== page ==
Rodent control services continue to lean toward the residential market, as 91 percent of operators say they provide these services to residential accounts, while 73 percent service commercial accounts. As to which market generates the most income, 71 percent say residential.
More than two-thirds (69 percent) of PMPs consider house mice problematic in their markets; half say the same for Norway rats. House mice continue to spur the most calls for about half of PMPs, too, with rats close behind.
2020 State of the Rodent Market Report: 2020: A Year Like No Other
This past year has come with more than its share of unique obstacles and varied challenges. From a business perspective, normal operating procedures have been upended. Companies and organizations have had to quickly adapt to a changed environment as well as disrupted routines. Despite the disruptions and required adjustments, one thing has not changed — rodents’ abilities to adapt and to thrive.
The societal dislocation as a result of COVID altered rodents’ habitats and behavioral patterns. Stories of rats taking over Bourbon Street, relocating from restaurants to residential areas, and running rampant in Chicago and New York have populated the news throughout 2020. This has required pest control companies to modify their protocols: whether instituting additional safety precautions, flexing work schedules, altering communications or looking for the proper tools to assist in navigating this new environment.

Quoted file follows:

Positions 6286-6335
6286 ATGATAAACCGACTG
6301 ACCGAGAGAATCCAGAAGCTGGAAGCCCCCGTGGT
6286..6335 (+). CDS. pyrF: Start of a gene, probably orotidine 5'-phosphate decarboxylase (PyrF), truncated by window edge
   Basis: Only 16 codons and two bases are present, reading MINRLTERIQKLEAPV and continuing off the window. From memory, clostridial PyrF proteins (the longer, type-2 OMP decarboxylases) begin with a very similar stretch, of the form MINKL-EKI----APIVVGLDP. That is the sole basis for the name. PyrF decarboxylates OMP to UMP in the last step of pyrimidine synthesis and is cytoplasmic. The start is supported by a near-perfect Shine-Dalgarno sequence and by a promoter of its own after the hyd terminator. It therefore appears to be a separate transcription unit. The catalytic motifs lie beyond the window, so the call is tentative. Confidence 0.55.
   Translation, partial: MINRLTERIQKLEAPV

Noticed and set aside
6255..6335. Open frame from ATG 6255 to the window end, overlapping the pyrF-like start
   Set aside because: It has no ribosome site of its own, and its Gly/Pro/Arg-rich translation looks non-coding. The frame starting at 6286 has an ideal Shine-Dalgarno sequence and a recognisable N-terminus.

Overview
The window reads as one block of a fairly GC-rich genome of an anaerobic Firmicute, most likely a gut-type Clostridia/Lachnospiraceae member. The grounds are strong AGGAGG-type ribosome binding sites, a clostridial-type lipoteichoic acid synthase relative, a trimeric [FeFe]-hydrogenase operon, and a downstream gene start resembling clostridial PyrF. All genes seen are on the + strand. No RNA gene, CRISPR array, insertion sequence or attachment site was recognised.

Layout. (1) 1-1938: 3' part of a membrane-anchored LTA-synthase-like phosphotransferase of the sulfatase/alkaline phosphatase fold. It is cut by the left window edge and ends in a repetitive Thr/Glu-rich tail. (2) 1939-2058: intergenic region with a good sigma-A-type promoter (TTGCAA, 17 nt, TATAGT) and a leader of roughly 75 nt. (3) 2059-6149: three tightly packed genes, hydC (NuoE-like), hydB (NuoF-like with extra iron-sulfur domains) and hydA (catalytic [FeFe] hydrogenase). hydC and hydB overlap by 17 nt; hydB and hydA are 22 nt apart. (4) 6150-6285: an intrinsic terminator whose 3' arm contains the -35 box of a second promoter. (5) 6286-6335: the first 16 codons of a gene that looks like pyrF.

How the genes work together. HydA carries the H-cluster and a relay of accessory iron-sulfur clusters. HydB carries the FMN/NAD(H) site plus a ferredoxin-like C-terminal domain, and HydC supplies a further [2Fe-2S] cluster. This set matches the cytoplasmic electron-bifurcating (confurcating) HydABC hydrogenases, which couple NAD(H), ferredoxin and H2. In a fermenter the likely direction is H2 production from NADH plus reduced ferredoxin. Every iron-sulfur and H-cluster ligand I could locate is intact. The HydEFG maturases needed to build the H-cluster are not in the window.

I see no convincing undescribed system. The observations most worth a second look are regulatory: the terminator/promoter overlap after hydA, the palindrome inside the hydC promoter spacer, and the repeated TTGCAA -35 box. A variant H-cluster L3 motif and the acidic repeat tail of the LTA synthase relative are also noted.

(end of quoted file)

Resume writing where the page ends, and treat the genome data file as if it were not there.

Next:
We commend the efforts of the pest control industry for reacting quickly to the required operational changes of the past year. At Bell, we recognize this need, and our goal is to ensure pest management professionals (PMPs) have the tools for efficient and efficacious rodent control.
One tool we offer that meets today’s need is the new line of iQ products. Powered by Bell Sensing Technologies, the iQ product range takes popular Bell rodent control devices and outfits them with customized Bluetooth sensors, recording when and where rodents are active at an account.
With iQ’s automated data gathering, keeping acceptable social distance in areas of high employee traffic is achievable. PMPs no longer are checking empty devices or bait stations without activity; they are instead focusing on treating the areas where rodent activity has been timestamped and recorded.
Innovations like Bell’s iQ product line are intended to help you thrive in environments like we have today. Bell promises to make every effort to provide great rodent control solutions to our customers, and continuing our work in the ongoing fight against rodents.
We appreciate your support and thank you for your business. Stay safe and be well.
President and CEO
2020 State of the Bed Bug Control Market: Treatments: Not One-Size-Fits All
Sponsored Content - 2020 State of the Bed Bug Control Market
Insecticide treatment was the primary method of bed bug control for 71 percent of PMPs, followed by heat (15 percent), found the PCT 2020 State of the Bed Bug Control Market survey.
In follow-up interviews, most PMPs reported using a combination of treatments to control the pests. “Every strategy has a fault; there isn’t one that is better than the others. It depends on the location and the level of infestations,” said Tom Sieminski of Team Pest Control.